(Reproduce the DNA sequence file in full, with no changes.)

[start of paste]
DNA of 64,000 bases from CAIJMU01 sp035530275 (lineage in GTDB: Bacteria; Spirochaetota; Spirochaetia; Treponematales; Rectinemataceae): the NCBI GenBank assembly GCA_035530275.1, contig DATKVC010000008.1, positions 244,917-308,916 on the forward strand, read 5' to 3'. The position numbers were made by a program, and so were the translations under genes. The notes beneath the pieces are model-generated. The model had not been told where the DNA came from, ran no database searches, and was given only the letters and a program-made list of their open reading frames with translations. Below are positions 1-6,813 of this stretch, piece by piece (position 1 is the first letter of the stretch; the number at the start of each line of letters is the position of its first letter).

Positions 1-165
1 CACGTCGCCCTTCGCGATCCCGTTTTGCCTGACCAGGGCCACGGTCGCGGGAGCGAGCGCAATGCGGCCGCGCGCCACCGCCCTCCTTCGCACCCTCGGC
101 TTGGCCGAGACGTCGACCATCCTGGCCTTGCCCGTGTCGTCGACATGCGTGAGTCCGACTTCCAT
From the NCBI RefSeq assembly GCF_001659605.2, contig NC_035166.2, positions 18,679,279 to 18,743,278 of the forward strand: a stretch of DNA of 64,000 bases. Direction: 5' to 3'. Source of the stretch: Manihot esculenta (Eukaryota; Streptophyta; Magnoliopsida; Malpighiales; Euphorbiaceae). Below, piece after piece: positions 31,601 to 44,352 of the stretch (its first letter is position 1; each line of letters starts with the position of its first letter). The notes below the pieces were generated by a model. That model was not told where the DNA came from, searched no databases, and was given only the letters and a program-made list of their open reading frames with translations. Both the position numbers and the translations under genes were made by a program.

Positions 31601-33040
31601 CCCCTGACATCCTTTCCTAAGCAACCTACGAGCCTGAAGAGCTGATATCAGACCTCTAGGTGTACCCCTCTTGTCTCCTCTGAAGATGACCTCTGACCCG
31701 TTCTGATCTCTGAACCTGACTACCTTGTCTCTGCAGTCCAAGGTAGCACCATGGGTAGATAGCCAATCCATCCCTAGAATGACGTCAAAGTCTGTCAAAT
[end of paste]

DNA of 64,000 bases from CAIJMU01 sp035530275 (lineage in GTDB: Bacteria; Spirochaetota; Spirochaetia; Treponematales; Rectinemataceae): the NCBI GenBank assembly GCA_035530275.1, contig DATKVC010000008.1, positions 244,917-308,916 on the forward strand, read 5' to 3'. The position numbers were made by a program, and so were the translations under genes. The notes beneath the pieces are model-generated. The model had not been told where the DNA came from, ran no database searches, and was given only the letters and a program-made list of their open reading frames with translations. Below are positions 1-6,813 of this stretch, piece by piece (position 1 is the first letter of the stretch; the number at the start of each line of letters is the position of its first letter).

Positions 1-165
1 CACGTCGCCCTTCGCGATCCCGTTTTGCCTGACCAGGGCCACGGTCGCGGGAGCGAGCGCAATGCGGCCGCGCGCCACCGCCCTCCTTCGCACCCTCGGC
101 TTGGCCGAGACGTCGACCATCCTGGCCTTGCCCGTGTCGTCGACATGCGTGAGTCCGACTTCCAT
From the NCBI RefSeq assembly GCF_001659605.2, contig NC_035166.2, positions 18,679,279 to 18,743,278 of the forward strand: a stretch of DNA of 64,000 bases. Direction: 5' to 3'. Source of the stretch: Manihot esculenta (Eukaryota; Streptophyta; Magnoliopsida; Malpighiales; Euphorbiaceae). Below, piece after piece: positions 31,601 to 44,352 of the stretch (its first letter is position 1; each line of letters starts with the position of its first letter). The notes below the pieces were generated by a model. That model was not told where the DNA came from, searched no databases, and was given only the letters and a program-made list of their open reading frames with translations. Both the position numbers and the translations under genes were made by a program.

Positions 31601-33040
31601 CCCCTGACATCCTTTCCTAAGCAACCTACGAGCCTGAAGAGCTGATATCAGACCTCTAGGTGTACCCCTCTTGTCTCCTCTGAAGATGACCTCTGACCCG
31701 TTCTGATCTCTGAACCTGACTACCTTGTCTCTGCAGTCCAAGGTAGCACCATGGGTAGATAGCCAATCCATCCCTAGAATGACGTCAAAGTCTGTCAAAT